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PostgreSQL Reference Manual - Volume 1 - SQL Language Reference
by The PostgreSQL Global Development Group
Paperback (6"x9"), 716 pages
ISBN 0954612027
RRP £32.00 ($49.95)

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10.2.1 Read Committed Isolation Level

Read Committed is the default isolation level in PostgreSQL. When a transaction runs on this isolation level, a SELECT query sees only data committed before the query began; it never sees either uncommitted data or changes committed during query execution by concurrent transactions. (However, the SELECT does see the effects of previous updates executed within its own transaction, even though they are not yet committed.) In effect, a SELECT query sees a snapshot of the database as of the instant that that query begins to run. Notice that two successive SELECT commands can see different data, even though they are within a single transaction, if other transactions commit changes during execution of the first SELECT.

UPDATE, DELETE, SELECT FOR UPDATE, and SELECT FOR SHARE commands behave the same as SELECT in terms of searching for target rows: they will only find target rows that were committed as of the command start time. However, such a target row may have already been updated (or deleted or locked) by another concurrent transaction by the time it is found. In this case, the would-be updater will wait for the first updating transaction to commit or roll back (if it is still in progress). If the first updater rolls back, then its effects are negated and the second updater can proceed with updating the originally found row. If the first updater commits, the second updater will ignore the row if the first updater deleted it, otherwise it will attempt to apply its operation to the updated version of the row. The search condition of the command (the WHERE clause) is re-evaluated to see if the updated version of the row still matches the search condition. If so, the second updater proceeds with its operation, starting from the updated version of the row. (In the case of SELECT FOR UPDATE and SELECT FOR SHARE, that means it is the updated version of the row that is locked and returned to the client.)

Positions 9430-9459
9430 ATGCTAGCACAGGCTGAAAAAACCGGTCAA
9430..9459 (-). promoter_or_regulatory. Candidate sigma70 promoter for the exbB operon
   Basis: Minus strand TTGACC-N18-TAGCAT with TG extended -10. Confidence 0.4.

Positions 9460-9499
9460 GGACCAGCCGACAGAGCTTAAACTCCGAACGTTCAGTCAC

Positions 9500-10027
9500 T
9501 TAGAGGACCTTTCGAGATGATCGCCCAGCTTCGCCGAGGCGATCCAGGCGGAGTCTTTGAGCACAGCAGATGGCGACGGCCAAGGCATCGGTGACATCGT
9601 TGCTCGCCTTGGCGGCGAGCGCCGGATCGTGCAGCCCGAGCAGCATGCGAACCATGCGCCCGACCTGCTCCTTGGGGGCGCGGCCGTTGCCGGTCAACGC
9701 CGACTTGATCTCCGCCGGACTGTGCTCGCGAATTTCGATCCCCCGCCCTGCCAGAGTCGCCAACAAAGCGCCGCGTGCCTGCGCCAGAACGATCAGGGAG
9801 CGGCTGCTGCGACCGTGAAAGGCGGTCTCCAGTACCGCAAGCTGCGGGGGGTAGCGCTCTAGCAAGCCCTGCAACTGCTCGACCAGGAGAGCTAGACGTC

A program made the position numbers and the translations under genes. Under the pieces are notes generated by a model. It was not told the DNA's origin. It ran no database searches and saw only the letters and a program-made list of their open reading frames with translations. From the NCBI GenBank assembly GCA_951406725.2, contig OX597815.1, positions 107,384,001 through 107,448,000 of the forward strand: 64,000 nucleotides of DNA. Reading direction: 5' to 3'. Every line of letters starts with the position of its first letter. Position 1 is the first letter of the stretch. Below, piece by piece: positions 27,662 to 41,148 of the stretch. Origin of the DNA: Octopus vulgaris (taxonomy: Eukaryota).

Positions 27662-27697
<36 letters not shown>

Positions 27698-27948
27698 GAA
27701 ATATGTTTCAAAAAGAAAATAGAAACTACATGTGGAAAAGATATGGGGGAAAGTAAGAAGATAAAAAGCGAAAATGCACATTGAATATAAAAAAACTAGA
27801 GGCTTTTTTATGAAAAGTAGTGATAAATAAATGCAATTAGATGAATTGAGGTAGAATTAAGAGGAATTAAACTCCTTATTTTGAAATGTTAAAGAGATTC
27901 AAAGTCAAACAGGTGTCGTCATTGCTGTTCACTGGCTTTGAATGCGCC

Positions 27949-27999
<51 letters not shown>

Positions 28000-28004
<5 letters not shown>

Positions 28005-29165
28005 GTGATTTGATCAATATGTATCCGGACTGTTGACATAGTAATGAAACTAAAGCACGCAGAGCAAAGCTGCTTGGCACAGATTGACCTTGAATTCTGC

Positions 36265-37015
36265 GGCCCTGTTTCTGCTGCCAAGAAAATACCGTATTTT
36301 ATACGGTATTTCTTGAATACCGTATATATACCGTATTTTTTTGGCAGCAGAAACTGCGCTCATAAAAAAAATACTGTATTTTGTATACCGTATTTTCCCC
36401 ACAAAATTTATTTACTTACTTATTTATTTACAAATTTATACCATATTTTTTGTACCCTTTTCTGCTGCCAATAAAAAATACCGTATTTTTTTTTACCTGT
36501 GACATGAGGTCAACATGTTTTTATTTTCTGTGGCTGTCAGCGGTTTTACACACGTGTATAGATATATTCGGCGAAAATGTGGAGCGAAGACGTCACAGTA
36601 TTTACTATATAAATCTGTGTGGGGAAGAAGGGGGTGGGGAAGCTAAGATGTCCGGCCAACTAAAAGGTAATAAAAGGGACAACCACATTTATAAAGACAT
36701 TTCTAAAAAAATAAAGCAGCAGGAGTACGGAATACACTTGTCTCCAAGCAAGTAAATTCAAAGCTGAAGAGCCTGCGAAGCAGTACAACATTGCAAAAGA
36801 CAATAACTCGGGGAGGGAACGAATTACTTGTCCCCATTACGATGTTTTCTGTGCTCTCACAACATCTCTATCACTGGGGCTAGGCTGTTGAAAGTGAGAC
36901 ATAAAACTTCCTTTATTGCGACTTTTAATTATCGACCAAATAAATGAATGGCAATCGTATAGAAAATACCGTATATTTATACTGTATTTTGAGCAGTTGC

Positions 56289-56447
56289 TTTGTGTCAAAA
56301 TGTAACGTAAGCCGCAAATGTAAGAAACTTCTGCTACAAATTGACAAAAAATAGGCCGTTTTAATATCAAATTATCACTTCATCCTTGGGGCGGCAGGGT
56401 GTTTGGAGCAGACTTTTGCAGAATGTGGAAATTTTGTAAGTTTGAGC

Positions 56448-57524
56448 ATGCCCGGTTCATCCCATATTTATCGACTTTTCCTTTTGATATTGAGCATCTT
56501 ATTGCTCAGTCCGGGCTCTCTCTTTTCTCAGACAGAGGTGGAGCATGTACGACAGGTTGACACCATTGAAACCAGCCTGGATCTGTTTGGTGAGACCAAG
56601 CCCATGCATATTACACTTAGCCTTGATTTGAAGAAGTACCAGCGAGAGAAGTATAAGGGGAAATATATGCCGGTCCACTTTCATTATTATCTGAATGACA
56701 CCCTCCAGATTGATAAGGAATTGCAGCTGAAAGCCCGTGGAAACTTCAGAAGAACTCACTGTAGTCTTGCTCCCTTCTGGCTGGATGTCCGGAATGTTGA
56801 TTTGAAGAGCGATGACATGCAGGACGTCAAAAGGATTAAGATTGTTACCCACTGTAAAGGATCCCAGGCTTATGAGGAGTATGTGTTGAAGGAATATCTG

Because of the above rule, it is possible for an updating command to see an inconsistent snapshot: it can see the effects of concurrent updating commands that affected the same rows it is trying to update, but it does not see effects of those commands on other rows in the database. This behavior makes Read Committed mode unsuitable for commands that involve complex search conditions. However, it is just right for simpler cases. For example, consider updating bank balances with transactions like

BEGIN;
UPDATE accounts SET balance = balance + 100.00 WHERE acctnum
 = 12345;
UPDATE accounts SET balance = balance - 100.00 WHERE acctnum
 = 7534;
COMMIT;

If two such transactions concurrently try to change the balance of account 12345, we clearly want the second transaction to start from the updated version of the account's row. Because each command is affecting only a predetermined row, letting it see the updated version of the row does not create any troublesome inconsistency.

Since in Read Committed mode each new command starts with a new snapshot that includes all transactions committed up to that instant, subsequent commands in the same transaction will see the effects of the committed concurrent transaction in any case. The point at issue here is whether or not within a single command we see an absolutely consistent view of the database.

The partial transaction isolation provided by Read Committed mode is adequate for many applications, and this mode is fast and simple to use. However, for applications that do complex queries and updates, it may be necessary to guarantee a more rigorously consistent view of the database than the Read Committed mode provides.

ISBN 0954612027PostgreSQL Reference Manual - Volume 1 - SQL Language ReferenceSee the print edition